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The Poetry of Jaroslav Seifert

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This is the best translated and largest edition of poetry by the Czechs' only Nobel Prize–winning poet, Jaroslav Seifert (he won the prize in 1984 and died in 1986). The poetry is surprising in its simplicity, sensual, thoughtful, moving, comic in turns. Author Milan Kundera has called this collection “the tangible expression of the nation’s genius.”


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This is the best translated and largest edition of poetry by the Czechs' only Nobel Prize–winning poet, Jaroslav Seifert (he won the prize in 1984 and died in 1986). The poetry is surprising in its simplicity, sensual, thoughtful, moving, comic in turns. Author Milan Kundera has called this collection “the tangible expression of the nation’s genius.”

30 review for The Poetry of Jaroslav Seifert

  1. 4 out of 5

    Arielle

    Just found this gem - had never heard of him before - at Old Harbor Books in Sitka, Alaska, where I am currently visiting. I am trying not to crack the spine as I read it but these poems are so good, I don't think I'll make it! * * * Jaroslav Seifert's words are bound together with something otherworldly. His images come from the physical and angelic realms, and he is one of the only writers I have read who captures the nonseparation of the two. It is a connection between outer space, as he talks Just found this gem - had never heard of him before - at Old Harbor Books in Sitka, Alaska, where I am currently visiting. I am trying not to crack the spine as I read it but these poems are so good, I don't think I'll make it! * * * Jaroslav Seifert's words are bound together with something otherworldly. His images come from the physical and angelic realms, and he is one of the only writers I have read who captures the nonseparation of the two. It is a connection between outer space, as he talks about Venus and the moon, or angels and ghosts, cemeteries and loneliness, and the day-to-day brilliance of walking and rain and love - but here, he is like Donne, weaving together flawlessly, so there is no seam, love and death, the heart and lips of someone in love with despair. The backdrop of people's lives, history and the city, work only to accentuate the temporal nature of human existence as he teases out from each single moment the truth and ecstasy of being. Amazing and moving, I only wish this volume contained the original Czech and that I could read it in Seifert's own tongue.

  2. 3 out of 5

    Leslie

    For me, the poetry ranged from ones that I didn't like or understand to ones that I liked very much. What tipped the scale from 3.5 to 4* was the selection of reminiscences at the end (entitled "All the Beauties of the World" & translated by George Gibian).

  3. 4 out of 5

    Katie

    Very glad I read this. Definitely worth the read.

  4. 4 out of 5

    l.

    my favourites: a hundred times nothing, when in the history books, how painful i would find it, SOMETIMES WE ARE TIED DOWN, halley's comet, once only.. i do like his poems, but the way he writes about women sometimes irritates me (attributing this to him being born in 1901, and me being hypersensitive) note to self: try to find 'concert on the island' and 'halley's comet'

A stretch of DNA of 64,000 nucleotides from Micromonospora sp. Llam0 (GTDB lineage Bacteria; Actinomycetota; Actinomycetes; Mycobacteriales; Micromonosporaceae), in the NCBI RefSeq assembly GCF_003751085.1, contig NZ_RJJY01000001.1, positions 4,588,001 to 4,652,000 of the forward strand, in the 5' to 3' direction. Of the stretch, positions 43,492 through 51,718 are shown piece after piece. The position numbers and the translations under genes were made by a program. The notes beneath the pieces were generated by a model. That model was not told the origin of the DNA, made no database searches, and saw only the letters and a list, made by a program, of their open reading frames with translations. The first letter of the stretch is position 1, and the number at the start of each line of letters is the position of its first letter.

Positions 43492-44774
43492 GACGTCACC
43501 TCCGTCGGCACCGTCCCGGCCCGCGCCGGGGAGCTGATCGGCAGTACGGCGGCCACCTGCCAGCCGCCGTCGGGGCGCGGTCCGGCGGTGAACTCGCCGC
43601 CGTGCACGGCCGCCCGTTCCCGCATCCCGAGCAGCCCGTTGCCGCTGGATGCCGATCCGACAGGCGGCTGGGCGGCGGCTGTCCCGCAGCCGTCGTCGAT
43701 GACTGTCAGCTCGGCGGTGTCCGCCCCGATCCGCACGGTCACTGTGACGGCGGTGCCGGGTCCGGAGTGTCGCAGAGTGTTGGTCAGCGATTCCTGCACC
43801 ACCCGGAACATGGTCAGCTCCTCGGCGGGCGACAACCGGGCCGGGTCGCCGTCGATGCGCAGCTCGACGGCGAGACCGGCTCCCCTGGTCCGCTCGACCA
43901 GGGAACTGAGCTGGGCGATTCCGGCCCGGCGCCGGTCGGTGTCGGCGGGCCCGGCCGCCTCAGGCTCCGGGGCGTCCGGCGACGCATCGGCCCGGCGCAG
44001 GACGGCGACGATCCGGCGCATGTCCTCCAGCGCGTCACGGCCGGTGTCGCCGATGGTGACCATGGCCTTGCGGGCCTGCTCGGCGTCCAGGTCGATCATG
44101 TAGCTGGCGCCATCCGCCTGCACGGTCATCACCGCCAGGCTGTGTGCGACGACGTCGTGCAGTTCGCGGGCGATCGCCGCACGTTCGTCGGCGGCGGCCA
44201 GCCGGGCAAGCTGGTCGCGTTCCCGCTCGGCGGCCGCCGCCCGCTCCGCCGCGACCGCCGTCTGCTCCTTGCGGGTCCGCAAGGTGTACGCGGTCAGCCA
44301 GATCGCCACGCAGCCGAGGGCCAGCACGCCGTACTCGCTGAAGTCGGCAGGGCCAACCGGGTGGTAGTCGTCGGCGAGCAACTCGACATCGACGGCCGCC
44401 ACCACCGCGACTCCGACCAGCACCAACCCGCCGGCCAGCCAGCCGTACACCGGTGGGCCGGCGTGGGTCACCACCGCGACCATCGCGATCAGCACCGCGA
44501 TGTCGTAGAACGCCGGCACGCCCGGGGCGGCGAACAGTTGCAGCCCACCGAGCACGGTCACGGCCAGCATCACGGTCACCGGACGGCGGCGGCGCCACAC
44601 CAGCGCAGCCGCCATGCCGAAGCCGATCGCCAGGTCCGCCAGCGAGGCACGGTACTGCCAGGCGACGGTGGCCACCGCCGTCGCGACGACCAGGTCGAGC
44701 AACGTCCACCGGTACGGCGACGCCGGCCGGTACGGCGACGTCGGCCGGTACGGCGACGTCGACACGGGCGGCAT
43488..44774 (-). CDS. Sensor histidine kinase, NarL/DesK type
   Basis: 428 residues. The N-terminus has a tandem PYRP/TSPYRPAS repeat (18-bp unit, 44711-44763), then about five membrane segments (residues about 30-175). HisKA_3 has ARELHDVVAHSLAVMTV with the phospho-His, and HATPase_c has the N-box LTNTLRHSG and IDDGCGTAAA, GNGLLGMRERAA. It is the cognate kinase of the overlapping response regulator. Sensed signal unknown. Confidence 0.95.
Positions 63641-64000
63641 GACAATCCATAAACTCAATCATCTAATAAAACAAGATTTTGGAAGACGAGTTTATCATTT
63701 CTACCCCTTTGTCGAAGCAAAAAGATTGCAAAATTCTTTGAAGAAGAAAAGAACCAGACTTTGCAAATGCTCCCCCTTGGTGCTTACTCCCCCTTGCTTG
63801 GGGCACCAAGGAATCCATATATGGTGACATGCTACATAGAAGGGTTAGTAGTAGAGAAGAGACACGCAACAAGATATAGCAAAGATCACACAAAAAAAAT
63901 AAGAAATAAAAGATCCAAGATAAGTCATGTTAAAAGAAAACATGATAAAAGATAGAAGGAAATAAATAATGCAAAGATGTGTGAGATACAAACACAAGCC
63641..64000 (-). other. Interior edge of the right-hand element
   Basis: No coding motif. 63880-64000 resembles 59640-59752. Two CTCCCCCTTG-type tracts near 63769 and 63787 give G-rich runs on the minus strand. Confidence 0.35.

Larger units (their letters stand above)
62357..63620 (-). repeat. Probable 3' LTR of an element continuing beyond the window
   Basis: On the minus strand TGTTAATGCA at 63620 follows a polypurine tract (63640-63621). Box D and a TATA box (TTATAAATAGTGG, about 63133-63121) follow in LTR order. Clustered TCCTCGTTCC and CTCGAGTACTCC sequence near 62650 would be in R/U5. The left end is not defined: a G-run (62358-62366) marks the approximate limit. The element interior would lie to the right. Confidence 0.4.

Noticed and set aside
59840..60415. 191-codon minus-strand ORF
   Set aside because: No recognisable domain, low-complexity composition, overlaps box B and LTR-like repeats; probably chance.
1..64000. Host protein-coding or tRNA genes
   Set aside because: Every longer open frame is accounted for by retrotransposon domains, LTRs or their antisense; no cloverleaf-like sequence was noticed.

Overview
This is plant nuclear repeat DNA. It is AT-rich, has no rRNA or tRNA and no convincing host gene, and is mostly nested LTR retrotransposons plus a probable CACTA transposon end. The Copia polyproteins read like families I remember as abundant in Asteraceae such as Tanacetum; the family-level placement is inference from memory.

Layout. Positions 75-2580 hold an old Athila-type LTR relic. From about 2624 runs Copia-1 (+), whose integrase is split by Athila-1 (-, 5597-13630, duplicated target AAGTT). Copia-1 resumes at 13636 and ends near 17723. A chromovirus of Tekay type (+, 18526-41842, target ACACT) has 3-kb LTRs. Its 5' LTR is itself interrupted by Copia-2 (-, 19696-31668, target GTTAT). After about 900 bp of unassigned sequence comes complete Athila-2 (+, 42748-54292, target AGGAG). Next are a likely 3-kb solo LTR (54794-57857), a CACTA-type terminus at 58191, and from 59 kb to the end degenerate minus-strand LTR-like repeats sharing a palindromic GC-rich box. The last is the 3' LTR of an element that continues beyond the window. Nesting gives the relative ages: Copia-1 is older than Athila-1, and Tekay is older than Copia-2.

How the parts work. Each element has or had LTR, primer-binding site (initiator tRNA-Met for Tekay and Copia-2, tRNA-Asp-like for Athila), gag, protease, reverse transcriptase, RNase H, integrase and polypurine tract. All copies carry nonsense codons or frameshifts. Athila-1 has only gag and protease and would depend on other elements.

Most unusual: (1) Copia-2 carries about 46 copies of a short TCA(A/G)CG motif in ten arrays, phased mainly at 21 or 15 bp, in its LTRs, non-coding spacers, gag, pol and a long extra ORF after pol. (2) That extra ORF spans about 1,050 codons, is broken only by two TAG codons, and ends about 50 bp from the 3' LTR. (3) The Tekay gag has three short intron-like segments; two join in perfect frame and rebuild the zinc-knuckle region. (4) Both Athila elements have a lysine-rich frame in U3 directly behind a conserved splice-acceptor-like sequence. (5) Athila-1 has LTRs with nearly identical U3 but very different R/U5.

5. 3 out of 5

    Laura

    Jaroslav Seifert brings me back to my favorite city in the world: Prague. He brings the streets and the river and the parks and the castle and the churches to such vivid life, it's like I never left when I read these poems. He also has such a tender way with words, bringing to life such beautiful, simple, domestic moments, and these simple moments are the weight to bring down lofty themes of love, suffering, guilt, beauty. In fact, Jaroslav is obsessed with beauty, with women's beauty - through Jaroslav Seifert brings me back to my favorite city in the world: Prague. He brings the streets and the river and the parks and the castle and the churches to such vivid life, it's like I never left when I read these poems. He also has such a tender way with words, bringing to life such beautiful, simple, domestic moments, and these simple moments are the weight to bring down lofty themes of love, suffering, guilt, beauty. In fact, Jaroslav is obsessed with beauty, with women's beauty - through the twist of a wrist, a smile, the way the hair falls over the shoulder. He lived in Prague through some of its painful times of the twentieth century and through his poetry he brings those upheavals, those sufferings to life. He mourns over the Holocaust, feels intense guilt over the pain of his Jewish neighbors, over the destruction of the Kralupy. He revels in love, in beauty, in the greatness and splendor of his ancient city, Prague. Some of his poems were so sensuous and languid, invoking memories of young love and the desperation of it, the flames of a single touch. The line in 'Lost Paradise': "There is no time without murder" is absolutely heart wrenching and poignant, and clearly embodies the hopelessness of so many after the end of World War II and the despair that was a pall over so much of Eastern Europe. I was deeply moved and impressed with so much of his poetry - for the duality of it, the homage to such beautiful things and to suffering, that these poems embodied a sense of freedom and memory. I really did love so many of them. My one issue came to the pieces at the end of the collection and were his reminisces. I suppose I realized that his view on women, while shaped during the early twentieth century, is a bit more idealized rather than real. Women and beauty are ideals to which he worships and in turn, women are more dehumanized, turned into objects of desire and beauty and art rather than humans with emotions and needs and complexities. It reshaped my perceptions of his poems after I read those pieces. Nonetheless, I very much enjoyed this collection and hope to see more of his work translated into English.

  6. 3 out of 5

    Diana